Archives for the month of: April, 2004

Often, when we think of career-ending ethical lapses, brash young people come to mind. We think of people such as Nick Leeson, the Barings Bank rogue trader who single handedly brought down England’s oldest financial institution. Or Jayson Blair, the relatively young reporter on the rise at the New York Times, who fabricated stories and the details surrounding them.

Confining such ethical gaffes to kids makes it easy to chalk them up to irrational, youthful exuberance. They got ahead of themselves. They became drunk with newfound power. They didn’t have the maturity age and experience brings. Like Icarus, they flew too close to the sun, and their wax wings melted.

But, just as often, it’s those with experience, the lions in their fields, who make the most egregious moves. People, like Daedalus, father of Icarus, who warned him against flying so high, who should know better. Like Joseph Ellis, tenured professor who fabricated his own past so as to make it better teaching material. Like Pete Rose, who seems not yet to have understood why he shouldn’t have gambled on baseball while managing a team.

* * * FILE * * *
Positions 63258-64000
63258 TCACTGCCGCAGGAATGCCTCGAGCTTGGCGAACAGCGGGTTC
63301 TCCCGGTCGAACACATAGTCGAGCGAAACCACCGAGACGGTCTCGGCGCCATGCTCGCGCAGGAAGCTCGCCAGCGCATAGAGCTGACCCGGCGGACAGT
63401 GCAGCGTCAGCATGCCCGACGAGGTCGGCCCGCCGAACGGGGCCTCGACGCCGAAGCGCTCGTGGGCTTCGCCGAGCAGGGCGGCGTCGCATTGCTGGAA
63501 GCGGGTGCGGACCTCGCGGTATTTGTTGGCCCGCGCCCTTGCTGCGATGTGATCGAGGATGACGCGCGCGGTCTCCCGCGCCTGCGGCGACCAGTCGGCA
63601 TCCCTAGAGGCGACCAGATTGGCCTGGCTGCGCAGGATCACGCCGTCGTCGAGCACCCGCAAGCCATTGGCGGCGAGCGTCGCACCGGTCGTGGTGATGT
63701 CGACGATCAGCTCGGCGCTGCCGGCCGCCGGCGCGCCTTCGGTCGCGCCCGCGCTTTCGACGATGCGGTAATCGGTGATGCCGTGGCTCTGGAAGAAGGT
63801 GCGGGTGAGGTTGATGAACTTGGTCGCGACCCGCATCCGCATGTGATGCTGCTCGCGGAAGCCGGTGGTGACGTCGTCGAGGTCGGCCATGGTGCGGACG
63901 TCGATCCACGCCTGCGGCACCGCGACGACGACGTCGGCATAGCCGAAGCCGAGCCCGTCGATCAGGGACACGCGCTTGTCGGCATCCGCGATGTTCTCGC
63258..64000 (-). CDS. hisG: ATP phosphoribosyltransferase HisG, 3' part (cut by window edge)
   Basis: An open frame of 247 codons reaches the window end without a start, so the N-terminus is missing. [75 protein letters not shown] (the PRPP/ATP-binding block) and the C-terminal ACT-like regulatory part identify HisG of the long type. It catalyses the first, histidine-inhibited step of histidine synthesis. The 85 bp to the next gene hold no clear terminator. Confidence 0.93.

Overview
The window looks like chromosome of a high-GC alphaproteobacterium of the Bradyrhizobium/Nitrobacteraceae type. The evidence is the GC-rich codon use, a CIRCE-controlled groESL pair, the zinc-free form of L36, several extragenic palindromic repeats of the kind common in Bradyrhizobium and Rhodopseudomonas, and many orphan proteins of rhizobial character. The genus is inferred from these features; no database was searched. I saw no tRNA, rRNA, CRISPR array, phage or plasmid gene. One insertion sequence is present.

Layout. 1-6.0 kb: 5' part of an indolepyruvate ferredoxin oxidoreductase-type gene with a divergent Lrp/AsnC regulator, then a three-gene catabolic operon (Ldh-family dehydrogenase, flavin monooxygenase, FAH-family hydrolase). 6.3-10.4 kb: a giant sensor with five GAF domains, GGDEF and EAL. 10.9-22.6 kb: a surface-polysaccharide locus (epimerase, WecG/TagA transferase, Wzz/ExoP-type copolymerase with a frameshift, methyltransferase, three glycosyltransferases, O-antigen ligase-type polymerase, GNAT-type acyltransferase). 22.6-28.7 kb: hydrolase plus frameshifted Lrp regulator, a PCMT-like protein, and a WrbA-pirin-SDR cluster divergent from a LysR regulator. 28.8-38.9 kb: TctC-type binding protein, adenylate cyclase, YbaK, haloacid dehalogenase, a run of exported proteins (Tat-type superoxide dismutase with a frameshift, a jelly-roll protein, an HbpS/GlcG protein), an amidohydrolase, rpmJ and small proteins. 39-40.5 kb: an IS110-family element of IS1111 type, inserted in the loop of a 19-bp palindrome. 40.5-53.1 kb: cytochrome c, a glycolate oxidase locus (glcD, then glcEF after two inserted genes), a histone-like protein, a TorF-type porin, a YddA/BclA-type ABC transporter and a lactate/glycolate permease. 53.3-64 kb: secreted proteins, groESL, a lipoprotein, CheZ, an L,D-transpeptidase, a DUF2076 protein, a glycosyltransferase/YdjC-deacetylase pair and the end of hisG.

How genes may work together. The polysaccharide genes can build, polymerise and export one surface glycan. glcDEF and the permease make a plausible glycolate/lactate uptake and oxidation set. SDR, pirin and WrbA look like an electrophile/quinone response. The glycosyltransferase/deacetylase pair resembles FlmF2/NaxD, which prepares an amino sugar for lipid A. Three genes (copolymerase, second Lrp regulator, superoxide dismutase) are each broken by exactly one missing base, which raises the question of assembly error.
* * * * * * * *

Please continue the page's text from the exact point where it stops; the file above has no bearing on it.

Like a recent erstwhile Daedalus, Darleen Druyun.

Druyun is the former Boeing executive who joined that firm in January 2003 after a many-years-long stint as a top procurement official for the Air Force. In that role, she oversaw huge airplane contracts, including the C-130 cargo plane. It was her leadership that placed a questionable lease agreement on the table whereby the government would lease instead of buy a number of mid-air-refueling-capable tankers from Boeing — probably a bad deal for the government, surely a good deal for Boeing.

While she was serving as the government’s top negotiator with the defense behemoth, Druyun’s daughter, Heather McKee (a Boeing employee who had gotten her job through string-pulling by her mother), sent encrypted e-mails on her behalf to company officials, letting them know her mom was planning to retire. It’s not clear whether her mom put her up to it or not. Regardless, McKee’s e-mails put Druyun in play by indicating that, while she was considering going to work for competitor Lockheed Martin, she was still open to offers.

It is difficult to imagine a better example of wrong behavior from an official who supposedly holds the public’s trust. This story has it all: self-dealing, clandestine arrangements, nepotism, and big bucks at stake. It also has a huge dollop of cynicism wrapped in sanctimony.

McKee’s e-mail pitching her mom’s employment pointed out that Druyun was particularly fond of Boeing because the company “has her most admired quality: honest values.”